As I noted in this earlier answer to a related question, the rotor permutations in your example are written using a shorthand notation that only shows the output alphabet of the permutation, with the implicit assumption that the input alphabet is always
ABCDEFGHIJKLMNOPQRSTUVWXYZ. That is to say, your rotor descriptions:
EKMFLGDQVZNTOWYHXUSPAIBRCJ | Rotor I wiring
AJDKSIRUXBLHWTMCQGZNPYFVOE | Rotor II wiring
BDFHJLCPRTXVZNYEIWGAKMUSQO | Rotor III wiring
actually describe the following permutations:
↓↓↓↓↓↓↓↓↓↓↓↓↓↓↓↓↓↓↓↓↓↓↓↓↓↓ | Rotor I
↓↓↓↓↓↓↓↓↓↓↓↓↓↓↓↓↓↓↓↓↓↓↓↓↓↓ | Rotor II
↓↓↓↓↓↓↓↓↓↓↓↓↓↓↓↓↓↓↓↓↓↓↓↓↓↓ | Rotor III
Also, there are two other issues with your example encryption:
You're applying the rotor permutations in the wrong order; the rotors are conventionally listed from left to right, but the wiring from the input/output to the reflector goes from right to left. So in your example, rotor III should actually be applied first, then rotor II and finally rotor I (and then the reflector and the inverse rotors in the opposite order).
The rotors are stepped before each letter is encrypted. So if you start with all rotors in the A position, when the first letter of the message is encrypted the rightmost rotor (i.e. rotor III here) will have already rotated into the B position. This means you have to shift the letter right by one step in the alphabet before it enters the rotor, and back left by one step after it leaves the rotor.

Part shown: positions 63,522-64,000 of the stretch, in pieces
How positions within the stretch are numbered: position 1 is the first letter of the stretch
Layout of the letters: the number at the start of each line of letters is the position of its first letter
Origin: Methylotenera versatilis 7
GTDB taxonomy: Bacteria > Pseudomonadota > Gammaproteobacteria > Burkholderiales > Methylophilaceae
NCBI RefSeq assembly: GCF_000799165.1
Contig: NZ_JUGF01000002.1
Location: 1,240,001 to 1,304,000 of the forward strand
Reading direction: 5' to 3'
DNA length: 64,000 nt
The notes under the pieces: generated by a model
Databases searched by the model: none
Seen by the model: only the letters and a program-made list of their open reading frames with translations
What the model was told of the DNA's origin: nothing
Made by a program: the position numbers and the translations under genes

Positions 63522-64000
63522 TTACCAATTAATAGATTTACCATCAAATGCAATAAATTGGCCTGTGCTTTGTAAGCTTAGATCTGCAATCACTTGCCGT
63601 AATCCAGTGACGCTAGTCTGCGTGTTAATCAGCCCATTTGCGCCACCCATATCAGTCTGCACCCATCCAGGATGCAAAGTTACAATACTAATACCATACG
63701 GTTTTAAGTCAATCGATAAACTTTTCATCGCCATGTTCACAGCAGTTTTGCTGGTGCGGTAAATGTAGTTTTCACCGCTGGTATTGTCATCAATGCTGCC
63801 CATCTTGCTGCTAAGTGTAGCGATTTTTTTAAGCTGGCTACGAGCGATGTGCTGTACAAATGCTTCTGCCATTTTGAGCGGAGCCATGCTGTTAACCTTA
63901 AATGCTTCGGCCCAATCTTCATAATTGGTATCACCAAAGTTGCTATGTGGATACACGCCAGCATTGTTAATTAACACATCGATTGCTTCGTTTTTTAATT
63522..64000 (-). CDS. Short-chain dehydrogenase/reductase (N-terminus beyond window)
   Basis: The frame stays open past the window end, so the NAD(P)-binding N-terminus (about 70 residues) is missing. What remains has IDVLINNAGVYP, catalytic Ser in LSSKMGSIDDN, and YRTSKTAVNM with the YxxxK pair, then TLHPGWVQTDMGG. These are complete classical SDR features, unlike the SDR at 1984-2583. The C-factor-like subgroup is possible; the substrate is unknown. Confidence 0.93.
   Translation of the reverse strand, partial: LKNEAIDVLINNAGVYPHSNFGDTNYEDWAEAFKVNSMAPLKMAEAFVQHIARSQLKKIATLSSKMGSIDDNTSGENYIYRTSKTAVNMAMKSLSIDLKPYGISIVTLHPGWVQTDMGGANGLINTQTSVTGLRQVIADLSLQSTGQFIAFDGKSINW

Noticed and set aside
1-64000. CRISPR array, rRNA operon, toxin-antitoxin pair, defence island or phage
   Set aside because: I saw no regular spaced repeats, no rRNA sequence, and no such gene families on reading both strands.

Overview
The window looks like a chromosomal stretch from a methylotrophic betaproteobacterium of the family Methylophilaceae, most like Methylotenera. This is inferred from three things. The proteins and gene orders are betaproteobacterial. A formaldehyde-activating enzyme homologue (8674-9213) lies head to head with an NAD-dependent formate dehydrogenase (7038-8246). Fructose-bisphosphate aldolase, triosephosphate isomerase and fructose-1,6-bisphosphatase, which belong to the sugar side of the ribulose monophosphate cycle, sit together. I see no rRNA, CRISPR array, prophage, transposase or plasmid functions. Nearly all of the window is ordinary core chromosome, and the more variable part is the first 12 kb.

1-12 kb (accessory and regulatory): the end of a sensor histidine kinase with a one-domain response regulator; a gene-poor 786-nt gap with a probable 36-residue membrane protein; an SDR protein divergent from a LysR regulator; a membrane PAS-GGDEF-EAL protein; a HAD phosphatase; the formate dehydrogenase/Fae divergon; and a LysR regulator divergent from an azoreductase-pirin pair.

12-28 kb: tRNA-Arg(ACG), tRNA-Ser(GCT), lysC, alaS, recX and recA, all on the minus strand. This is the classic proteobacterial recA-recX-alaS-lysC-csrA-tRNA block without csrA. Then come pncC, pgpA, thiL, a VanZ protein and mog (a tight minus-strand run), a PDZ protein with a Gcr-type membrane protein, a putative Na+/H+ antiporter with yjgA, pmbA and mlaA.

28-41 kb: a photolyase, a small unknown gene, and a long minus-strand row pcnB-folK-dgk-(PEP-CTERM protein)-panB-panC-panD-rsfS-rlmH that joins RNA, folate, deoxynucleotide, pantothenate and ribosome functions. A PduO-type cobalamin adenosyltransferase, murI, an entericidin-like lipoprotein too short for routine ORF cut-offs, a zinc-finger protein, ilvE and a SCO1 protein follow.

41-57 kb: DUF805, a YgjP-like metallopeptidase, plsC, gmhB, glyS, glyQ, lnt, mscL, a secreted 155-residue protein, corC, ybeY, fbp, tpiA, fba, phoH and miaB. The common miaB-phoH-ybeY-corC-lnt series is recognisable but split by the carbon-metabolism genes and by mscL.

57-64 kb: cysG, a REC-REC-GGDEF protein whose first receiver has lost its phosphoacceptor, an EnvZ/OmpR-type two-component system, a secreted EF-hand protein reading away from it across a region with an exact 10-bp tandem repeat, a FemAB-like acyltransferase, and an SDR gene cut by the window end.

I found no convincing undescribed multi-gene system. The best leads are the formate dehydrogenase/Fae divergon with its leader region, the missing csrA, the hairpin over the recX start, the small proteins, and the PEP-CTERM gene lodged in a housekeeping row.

Put all together, the correct path of the first letter is:
C (rotor III in position B)
D (rotor II in position A)
F (rotor I in position A)
S (reflector B)
S (rotor I in position A, reverse)
E (rotor II in position A, reverse)
B (rotor III in position B, reverse)
For each rotor, there are effectively three permutations to apply: an alphabet shift to the rotor's current position (i.e. 0 steps for position A, 1 step for position B, 2 steps for position C, etc.), the fixed rotor wiring permutation and finally the reverse shift back from the rotor's position.
In the list above, I've used a dotted arrow ⤑ for the shifts and a solid arrow → for the rotor wiring permutations (and a two-headed arrow ↔ for the reflector).
In this example, two of the three rotors are still in position A, so for them, the shifts have no effect, but I've shown them anyway for completeness. Also, just by chance, the wiring in rotor I happens to map the letter
S to itself.